Give me a situation where one man and one woman are competing to write a particular piece of drama and I will ask why you bothered telling me their gender. It’s the piece I’m interested in, it’s their writing. I can’t conceive of a single possible reason that my knowing the sex of the writer would make any more difference than knowing their height.
Only, give me a situation where 86 percent of primetime television is written by men and now gender matters, now sex is telling me something is seriously wrong here.
Writing is not fair but then it shouldn’t be. Writers don’t get work just because it’s their turn. Not everybody should get to have a go. Because as much as I am a writer, as much as I care about writers, I’m a viewer first. I don’t tune in to satisfy a need in me for statistical balance. I tune in to watch and to be transported by writing that takes me places I don’t know with characters I’ve never met.
I want new.
And I ain’t getting it when 86 percent of television drama is written by men.
It’s not as if you suspect these men are the most diverse group, either, and that’s something the Writers’ Guild is looking at with Equality Writes. That’s a campaign launched this week that wants to fix film and television by making the industry recognise what’s actually happening. Get programme makers talking about it, get audiences talking about it, and maybe we can finally do something about it too.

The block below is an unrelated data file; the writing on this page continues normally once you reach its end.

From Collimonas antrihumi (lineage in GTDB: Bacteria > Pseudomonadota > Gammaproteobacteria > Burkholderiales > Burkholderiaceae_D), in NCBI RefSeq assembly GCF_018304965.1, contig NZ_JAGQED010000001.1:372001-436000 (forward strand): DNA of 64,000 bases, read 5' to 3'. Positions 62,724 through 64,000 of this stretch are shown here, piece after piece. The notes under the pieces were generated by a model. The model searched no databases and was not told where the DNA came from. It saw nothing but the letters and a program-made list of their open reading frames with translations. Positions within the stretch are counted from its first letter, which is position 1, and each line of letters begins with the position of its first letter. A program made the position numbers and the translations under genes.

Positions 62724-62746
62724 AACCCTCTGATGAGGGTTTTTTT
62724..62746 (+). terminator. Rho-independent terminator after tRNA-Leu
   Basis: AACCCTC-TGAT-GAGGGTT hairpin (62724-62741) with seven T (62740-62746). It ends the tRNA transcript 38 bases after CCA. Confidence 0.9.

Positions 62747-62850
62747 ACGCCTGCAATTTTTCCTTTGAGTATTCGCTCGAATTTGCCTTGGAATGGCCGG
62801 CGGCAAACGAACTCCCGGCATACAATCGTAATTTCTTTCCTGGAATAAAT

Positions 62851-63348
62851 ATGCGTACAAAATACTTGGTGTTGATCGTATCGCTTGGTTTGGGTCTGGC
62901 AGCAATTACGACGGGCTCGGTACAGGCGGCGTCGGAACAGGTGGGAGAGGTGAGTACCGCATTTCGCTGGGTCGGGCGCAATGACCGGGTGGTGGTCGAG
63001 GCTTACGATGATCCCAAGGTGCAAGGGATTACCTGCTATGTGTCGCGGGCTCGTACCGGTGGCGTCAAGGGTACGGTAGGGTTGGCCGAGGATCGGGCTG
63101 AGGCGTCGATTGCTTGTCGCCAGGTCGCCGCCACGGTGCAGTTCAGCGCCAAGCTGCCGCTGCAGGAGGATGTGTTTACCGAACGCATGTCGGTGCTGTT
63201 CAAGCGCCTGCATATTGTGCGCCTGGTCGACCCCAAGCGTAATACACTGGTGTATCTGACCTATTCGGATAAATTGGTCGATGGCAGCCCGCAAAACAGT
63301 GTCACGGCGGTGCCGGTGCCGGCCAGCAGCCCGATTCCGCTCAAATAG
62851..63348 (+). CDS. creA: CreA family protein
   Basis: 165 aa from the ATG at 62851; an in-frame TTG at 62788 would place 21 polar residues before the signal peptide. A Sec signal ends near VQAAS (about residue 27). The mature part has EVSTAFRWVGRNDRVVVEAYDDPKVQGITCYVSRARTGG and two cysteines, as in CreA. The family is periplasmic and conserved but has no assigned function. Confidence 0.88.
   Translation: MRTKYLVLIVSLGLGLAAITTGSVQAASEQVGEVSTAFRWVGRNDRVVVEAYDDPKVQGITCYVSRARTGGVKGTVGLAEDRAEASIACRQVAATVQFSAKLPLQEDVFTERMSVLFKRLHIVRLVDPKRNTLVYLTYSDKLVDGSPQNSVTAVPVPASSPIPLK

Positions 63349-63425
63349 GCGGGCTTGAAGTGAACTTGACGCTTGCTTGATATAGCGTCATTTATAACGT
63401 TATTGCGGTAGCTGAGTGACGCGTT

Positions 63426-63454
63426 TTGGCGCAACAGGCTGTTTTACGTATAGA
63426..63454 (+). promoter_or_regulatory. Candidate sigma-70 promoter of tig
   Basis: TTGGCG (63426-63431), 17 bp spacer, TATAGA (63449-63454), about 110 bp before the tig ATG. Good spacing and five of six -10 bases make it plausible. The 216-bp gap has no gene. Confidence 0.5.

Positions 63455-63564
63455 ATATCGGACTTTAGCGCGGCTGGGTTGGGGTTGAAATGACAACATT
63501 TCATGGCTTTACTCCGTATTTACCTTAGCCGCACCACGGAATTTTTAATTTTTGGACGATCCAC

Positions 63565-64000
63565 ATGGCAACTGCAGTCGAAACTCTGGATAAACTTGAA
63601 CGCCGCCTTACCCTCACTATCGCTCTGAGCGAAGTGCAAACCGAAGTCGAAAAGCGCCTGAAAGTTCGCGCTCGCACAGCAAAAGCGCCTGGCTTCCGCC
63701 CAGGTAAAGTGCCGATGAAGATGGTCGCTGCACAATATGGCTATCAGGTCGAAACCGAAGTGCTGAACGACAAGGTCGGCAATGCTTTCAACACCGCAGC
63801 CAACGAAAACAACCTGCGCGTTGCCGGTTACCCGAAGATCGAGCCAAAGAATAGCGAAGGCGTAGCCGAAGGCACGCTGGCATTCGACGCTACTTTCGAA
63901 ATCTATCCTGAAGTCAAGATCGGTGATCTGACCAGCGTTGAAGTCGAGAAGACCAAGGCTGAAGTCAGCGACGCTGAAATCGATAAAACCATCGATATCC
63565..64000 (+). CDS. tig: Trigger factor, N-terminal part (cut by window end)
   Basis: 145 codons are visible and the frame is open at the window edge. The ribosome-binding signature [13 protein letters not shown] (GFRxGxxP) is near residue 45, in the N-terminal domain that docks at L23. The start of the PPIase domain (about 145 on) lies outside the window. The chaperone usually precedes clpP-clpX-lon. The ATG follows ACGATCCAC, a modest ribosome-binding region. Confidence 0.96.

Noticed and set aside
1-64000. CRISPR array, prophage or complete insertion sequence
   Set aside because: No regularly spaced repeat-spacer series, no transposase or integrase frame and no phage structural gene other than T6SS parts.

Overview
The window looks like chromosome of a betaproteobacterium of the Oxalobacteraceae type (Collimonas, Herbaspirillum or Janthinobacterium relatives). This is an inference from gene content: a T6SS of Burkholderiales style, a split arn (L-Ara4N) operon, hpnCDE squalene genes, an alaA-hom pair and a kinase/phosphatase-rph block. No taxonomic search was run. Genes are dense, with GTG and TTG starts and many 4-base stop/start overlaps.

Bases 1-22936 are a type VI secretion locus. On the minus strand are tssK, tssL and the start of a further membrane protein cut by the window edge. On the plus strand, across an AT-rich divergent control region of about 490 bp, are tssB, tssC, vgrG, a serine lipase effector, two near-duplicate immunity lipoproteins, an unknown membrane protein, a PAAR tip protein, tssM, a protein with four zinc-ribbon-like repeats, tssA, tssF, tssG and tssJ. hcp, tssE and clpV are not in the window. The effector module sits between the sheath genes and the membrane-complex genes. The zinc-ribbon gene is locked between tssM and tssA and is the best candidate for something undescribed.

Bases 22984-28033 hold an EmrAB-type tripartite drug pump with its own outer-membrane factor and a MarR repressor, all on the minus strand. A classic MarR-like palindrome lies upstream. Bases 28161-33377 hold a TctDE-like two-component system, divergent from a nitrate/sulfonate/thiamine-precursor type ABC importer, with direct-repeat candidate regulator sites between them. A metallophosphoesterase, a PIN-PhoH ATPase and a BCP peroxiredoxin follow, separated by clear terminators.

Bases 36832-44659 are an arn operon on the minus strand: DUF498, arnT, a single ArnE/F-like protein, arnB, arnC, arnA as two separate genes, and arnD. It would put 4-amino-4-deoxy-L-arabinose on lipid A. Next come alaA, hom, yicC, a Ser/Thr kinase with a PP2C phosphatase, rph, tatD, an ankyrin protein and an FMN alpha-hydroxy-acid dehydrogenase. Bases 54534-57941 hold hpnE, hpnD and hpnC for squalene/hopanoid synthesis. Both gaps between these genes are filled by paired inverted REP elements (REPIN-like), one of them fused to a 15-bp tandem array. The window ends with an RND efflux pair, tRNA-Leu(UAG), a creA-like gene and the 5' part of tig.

Equality Writes starts with men and women because there are figures you can get for that imbalance. That’s why I know the 86 percent figure: it was uncovered during the research for an exhaustive and exhausting report that the Writers’ Guild commissioned. I nearly didn’t read that because I thought I already knew it was ridiculous how few women get to write for the screen. But then I’d see the report’s figures and then I’d see the report’s graphics about all this.
I did hang on for a while to the hope that things are getting better. Plus it’s a report about the industry today, maybe we’re just in a peculiar slump.
No and nope.
That’s the real jolt of this report and this campaign to me: the percentage of women writing television and film has stayed consistent for the last decade.
For ‘consistent’ read ‘low’ and for ‘low’ read ‘crap’. It is just crap how women aren’t getting to write and it makes me blood-angry that something is stopping me getting to see the writing of half our species.
I would like that to change now, please. And I work for the Writers’ Guild, it makes me proud that they’re doing something about it. Do join them, do join me in putting your name to the campaign too.